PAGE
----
A Sorcerer's Ransom - Part Two
After an uneventful night, the Sea Horse arrived at the port of Rouen early the following morning. Captain Patch told the group that his orders were to wait a week for them before returning to York. They disembarked and were met at the gangplank by a rough-looking man in green travel-stained clothes. Brother Thomas seemed to know the man, who introduced himself in Norman French as Gerold of Anjou.
The ranger explained that he would guide them to the rendezvous point, an ancient oak tree on the border of Normandy and France near the town of Gisors, where they would meet representatives of the French King and exchange Damien of Orleans for the agreed ransom. Wasting no time, Gerold led the group to Rouen castle, where they were given horses for the journey. Each of them was also given a change of mount, to enable them to move particularly quickly, which was deemed sensible given that they would be carrying a great deal of treasure through border country.
With their prisoner manacled and tied to his horse, the group made good time across the fertile plateau of the Vexin, following the trading road to Gisors. After a hard eight hours of riding, Gerold led them off the road and across a valley, the smoke of cookfires from the town visible in the distance. Ahead, at the top of a rise, stood the ancient oak tree.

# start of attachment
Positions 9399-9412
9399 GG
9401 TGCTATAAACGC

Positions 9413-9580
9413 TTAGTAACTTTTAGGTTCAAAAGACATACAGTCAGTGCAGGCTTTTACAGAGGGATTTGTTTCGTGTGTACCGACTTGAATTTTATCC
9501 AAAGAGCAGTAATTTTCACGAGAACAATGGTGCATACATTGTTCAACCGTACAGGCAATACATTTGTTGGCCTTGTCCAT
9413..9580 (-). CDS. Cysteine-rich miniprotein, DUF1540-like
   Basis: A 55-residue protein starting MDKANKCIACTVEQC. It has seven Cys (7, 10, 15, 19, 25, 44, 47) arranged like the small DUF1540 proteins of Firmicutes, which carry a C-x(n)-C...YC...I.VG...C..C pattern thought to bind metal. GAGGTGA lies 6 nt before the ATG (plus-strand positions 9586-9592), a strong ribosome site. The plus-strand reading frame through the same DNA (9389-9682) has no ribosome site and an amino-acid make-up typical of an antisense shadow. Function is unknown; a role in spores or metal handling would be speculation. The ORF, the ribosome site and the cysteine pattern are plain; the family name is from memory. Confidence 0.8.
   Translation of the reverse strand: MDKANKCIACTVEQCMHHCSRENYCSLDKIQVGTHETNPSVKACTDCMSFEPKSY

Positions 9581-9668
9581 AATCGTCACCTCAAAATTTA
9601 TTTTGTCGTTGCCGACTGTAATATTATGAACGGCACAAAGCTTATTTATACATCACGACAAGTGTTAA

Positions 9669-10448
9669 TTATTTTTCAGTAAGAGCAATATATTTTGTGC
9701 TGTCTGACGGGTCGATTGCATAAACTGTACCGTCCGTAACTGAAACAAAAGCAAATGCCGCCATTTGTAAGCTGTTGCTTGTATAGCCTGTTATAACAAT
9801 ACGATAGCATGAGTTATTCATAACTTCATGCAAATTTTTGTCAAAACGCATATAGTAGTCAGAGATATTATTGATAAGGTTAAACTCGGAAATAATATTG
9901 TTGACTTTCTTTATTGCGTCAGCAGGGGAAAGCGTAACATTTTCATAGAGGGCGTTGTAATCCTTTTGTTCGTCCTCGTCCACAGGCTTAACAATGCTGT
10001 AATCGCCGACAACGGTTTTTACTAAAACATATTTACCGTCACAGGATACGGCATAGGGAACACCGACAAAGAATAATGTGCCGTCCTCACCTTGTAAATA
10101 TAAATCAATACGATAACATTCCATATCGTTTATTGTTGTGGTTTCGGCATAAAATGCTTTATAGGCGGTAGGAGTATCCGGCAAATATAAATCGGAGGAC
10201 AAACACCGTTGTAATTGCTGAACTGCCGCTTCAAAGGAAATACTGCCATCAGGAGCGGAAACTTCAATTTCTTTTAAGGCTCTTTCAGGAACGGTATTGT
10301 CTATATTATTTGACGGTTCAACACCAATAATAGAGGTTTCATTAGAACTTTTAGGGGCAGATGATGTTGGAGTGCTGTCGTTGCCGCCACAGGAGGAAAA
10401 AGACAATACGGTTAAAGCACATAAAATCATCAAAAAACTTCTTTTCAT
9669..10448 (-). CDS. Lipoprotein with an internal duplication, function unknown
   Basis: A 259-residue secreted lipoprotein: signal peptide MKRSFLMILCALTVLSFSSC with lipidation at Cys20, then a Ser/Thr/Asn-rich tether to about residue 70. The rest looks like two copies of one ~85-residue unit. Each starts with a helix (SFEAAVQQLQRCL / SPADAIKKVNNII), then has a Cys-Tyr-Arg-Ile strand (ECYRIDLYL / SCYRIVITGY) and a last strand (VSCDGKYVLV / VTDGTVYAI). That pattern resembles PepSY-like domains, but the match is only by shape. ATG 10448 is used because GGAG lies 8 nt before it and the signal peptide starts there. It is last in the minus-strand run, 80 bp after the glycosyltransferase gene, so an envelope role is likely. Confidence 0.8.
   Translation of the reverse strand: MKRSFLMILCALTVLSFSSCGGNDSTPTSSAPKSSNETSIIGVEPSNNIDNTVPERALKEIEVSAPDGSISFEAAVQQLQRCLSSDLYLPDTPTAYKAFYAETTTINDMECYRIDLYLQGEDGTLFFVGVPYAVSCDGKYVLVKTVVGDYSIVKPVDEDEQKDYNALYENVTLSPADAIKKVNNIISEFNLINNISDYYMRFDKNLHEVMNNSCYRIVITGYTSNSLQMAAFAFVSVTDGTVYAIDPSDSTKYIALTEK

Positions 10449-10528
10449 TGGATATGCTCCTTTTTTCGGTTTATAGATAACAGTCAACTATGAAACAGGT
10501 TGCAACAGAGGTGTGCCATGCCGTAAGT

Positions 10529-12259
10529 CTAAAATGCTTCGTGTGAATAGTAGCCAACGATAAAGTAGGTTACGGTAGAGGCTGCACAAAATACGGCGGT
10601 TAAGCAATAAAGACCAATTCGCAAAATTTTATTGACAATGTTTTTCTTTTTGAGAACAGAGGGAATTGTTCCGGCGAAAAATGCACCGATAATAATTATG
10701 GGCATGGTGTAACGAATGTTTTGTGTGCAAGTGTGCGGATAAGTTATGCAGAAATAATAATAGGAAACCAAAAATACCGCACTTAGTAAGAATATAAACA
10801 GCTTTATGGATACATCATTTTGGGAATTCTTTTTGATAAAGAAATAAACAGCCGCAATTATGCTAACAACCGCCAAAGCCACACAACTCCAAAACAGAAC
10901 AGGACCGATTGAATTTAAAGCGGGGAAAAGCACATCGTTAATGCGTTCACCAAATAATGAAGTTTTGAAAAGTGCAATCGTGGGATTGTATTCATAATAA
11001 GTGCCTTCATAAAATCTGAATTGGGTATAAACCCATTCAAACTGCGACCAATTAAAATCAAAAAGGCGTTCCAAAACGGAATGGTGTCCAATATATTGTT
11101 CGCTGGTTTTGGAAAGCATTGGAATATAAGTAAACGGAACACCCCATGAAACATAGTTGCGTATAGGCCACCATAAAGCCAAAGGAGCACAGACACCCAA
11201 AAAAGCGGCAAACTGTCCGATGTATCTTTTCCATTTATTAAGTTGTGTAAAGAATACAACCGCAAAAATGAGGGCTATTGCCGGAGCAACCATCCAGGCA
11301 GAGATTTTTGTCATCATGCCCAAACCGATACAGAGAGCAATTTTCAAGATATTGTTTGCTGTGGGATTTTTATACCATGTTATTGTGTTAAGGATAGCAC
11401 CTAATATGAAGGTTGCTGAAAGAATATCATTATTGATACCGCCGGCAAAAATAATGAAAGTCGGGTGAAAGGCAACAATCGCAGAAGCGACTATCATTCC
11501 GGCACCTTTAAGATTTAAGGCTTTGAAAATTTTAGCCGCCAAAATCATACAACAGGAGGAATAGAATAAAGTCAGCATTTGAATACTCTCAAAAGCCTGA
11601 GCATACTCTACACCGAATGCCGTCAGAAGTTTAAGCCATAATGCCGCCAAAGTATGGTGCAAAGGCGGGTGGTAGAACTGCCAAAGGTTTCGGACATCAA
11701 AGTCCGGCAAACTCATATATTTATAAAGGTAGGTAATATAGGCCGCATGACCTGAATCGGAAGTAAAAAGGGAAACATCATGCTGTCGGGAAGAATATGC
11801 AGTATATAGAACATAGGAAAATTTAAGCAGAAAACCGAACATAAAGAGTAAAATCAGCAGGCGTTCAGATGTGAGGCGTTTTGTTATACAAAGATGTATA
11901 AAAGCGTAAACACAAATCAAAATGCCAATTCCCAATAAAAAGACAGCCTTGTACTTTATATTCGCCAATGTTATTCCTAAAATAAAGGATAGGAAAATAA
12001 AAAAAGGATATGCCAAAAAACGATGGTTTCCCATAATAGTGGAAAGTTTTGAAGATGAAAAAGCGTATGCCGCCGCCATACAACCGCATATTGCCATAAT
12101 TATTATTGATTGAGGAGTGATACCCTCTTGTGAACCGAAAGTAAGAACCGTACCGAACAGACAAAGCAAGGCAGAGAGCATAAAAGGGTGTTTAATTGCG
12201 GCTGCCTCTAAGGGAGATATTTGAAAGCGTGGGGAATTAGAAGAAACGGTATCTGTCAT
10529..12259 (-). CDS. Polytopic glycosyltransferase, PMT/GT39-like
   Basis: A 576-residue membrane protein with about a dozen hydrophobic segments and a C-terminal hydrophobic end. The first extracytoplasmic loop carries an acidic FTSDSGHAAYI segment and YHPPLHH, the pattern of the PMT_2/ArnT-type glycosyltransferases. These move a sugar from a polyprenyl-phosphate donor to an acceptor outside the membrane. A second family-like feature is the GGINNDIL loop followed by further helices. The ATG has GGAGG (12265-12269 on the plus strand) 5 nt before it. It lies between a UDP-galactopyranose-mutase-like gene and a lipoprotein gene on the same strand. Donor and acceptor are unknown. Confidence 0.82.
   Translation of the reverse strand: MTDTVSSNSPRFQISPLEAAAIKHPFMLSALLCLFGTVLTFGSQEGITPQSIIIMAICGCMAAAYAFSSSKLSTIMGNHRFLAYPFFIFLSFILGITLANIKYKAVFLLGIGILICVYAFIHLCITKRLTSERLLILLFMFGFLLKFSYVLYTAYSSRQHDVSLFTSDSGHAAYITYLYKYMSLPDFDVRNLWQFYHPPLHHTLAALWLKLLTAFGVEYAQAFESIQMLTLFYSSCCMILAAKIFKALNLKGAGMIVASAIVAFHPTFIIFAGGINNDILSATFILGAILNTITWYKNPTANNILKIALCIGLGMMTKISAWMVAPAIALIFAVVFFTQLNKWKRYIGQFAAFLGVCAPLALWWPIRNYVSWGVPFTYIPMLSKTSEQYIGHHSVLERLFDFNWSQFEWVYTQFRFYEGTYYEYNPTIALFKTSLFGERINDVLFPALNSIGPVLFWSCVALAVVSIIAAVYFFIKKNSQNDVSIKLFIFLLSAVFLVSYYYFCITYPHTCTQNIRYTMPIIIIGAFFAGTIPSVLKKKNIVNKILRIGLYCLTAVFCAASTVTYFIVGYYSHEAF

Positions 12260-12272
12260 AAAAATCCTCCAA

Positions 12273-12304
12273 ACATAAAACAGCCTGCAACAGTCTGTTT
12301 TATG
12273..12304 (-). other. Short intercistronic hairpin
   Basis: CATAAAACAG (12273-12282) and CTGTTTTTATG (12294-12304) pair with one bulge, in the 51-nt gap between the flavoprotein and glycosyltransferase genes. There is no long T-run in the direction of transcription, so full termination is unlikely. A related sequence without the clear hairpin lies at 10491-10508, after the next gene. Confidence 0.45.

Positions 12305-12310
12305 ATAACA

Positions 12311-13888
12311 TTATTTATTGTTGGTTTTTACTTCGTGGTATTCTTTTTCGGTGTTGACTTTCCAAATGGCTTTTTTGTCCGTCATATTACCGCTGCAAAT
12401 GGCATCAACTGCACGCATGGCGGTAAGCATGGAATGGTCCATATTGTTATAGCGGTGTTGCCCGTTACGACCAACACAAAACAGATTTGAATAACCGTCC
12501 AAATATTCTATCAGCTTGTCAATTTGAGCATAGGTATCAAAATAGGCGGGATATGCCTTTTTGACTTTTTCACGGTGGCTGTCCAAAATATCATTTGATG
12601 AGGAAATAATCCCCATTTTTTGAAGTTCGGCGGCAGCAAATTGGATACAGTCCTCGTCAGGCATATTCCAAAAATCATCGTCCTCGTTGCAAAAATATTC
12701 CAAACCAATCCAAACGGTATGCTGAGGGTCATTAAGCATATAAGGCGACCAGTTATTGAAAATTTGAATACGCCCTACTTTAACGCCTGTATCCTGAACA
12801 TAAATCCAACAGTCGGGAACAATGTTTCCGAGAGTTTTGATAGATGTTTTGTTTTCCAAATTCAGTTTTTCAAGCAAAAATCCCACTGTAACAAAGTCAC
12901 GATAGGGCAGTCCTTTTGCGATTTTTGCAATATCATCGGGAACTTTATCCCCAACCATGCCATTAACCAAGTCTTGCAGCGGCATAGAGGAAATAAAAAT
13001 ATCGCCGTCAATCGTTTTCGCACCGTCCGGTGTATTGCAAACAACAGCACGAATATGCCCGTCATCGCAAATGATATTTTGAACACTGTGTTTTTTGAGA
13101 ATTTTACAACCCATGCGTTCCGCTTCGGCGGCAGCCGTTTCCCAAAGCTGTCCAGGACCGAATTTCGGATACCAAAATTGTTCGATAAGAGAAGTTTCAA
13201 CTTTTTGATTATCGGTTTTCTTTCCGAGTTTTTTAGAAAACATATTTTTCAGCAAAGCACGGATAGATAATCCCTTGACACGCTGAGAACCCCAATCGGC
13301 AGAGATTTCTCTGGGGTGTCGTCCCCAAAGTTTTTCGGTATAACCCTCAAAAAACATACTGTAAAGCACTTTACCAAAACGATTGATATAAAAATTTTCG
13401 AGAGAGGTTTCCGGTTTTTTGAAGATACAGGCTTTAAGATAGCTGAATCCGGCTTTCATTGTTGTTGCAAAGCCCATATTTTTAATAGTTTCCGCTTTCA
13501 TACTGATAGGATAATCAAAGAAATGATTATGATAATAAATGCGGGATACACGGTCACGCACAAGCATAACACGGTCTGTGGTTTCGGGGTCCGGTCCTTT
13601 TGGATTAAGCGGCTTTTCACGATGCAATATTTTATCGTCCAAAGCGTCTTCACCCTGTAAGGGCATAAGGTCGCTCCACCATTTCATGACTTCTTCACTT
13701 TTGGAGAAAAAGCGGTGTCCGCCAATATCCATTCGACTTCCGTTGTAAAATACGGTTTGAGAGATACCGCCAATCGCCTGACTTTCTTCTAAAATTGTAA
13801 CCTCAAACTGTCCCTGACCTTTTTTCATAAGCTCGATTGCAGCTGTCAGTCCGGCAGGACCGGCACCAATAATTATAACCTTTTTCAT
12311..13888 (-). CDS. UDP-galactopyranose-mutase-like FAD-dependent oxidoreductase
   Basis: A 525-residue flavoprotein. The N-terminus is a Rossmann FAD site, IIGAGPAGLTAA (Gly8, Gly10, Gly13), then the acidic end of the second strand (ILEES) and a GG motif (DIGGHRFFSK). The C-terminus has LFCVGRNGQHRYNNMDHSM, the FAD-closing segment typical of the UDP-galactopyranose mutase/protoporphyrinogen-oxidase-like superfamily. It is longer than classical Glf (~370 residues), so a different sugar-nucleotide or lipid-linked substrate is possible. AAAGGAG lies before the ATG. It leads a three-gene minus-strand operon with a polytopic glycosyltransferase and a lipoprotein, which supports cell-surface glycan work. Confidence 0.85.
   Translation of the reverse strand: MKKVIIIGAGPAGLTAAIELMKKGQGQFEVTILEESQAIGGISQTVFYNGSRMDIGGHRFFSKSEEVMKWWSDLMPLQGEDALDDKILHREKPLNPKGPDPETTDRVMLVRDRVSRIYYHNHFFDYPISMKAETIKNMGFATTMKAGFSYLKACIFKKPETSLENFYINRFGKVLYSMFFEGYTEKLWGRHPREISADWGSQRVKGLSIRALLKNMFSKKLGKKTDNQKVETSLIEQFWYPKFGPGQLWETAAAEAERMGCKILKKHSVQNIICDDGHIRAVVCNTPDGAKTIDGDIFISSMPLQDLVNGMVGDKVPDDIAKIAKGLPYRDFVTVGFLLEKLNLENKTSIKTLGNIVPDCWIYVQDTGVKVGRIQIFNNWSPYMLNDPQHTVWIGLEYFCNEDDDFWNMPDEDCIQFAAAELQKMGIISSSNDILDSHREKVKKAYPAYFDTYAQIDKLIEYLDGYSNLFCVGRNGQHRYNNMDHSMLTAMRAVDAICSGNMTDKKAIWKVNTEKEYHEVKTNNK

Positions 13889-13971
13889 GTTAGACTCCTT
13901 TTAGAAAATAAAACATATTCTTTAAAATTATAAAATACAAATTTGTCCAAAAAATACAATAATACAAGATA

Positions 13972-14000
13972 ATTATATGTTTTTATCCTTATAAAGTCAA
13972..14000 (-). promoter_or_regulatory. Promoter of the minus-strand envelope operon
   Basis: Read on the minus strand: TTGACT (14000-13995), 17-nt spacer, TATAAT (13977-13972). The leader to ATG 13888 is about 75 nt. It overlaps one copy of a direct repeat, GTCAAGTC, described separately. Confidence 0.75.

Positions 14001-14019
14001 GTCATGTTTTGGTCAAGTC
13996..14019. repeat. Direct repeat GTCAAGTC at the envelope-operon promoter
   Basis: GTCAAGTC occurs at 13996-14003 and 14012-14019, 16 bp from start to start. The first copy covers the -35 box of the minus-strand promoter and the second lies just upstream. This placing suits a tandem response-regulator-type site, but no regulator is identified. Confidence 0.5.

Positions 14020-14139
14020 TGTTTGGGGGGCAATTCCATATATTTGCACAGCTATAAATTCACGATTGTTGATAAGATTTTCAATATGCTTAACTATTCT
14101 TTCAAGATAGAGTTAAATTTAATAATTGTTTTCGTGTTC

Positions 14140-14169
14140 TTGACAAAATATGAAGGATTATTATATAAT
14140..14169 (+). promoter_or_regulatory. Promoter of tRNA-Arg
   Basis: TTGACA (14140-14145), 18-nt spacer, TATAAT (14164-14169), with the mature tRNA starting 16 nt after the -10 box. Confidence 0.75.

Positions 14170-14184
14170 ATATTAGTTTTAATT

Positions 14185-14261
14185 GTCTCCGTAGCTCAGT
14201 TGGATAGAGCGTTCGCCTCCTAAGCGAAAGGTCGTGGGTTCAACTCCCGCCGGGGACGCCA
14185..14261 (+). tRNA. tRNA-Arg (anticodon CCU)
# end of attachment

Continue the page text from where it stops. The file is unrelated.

The companions noticed two figures already waiting near the tree. As they closed it became clear that one was a grizzled knight in full plate armour, the other a middle-aged man clad in noble finery. Four horses, two with heavy saddlebags, were staked to lines on the other side of the hill.
The group dismounted, and introduced themselves. “I am Sir Bertrand de Belanda,” announced the French knight in a gruff voice. “I have the honour to introduce Baron Guy de Amiens.”
The Baron inclined his head in greeting. “We have brought the agreed sum. Sixty pounds of silver,” he said, gesturing to the horses a few yards away. “May I speak to Damien?”
Brother Thomas untied the sorcerer and helped him down from his horse, before leading him over to the Baron.
Suddenly the pounding of hooves sounded behind the companions, and they turned to see three knights thundering up the hill atop huge warhorses. Each was clad in plate mail and full livery, and as they approached each lowered a steel-tipped lance!
Sophia screamed a warning, as Sir Bertrand drew his longsword and slashed at Tector’s head. The big warrior ducked just in time as the mounted knights thundered down on them.
As Storm hurled a lightning orb at the knight in red livery, Sophia focused her will on Sir Bertand, filling his mind with unnatural fear. His face crumpled in terror and he soiled his breeches, turning and sprinting away down the French side of the hill as if the very hounds of Hell were after him!
The companions’ shout of triumph was cut short as the charging knights slammed into their targets. A knight in yellow and blue livery struck Tector with his lance, stabbing deep into his leg. The lance broke off as the horse galloped past, leaving a terrible wound.
The second knight, in blue and red livery, ducked an arrow fired by Gerold before pinioning the ranger with his lance. It punched completely through his shoulder, breaking off as the horse passed. With blood pumping from a terrible wound Gerold collapsed to the ground.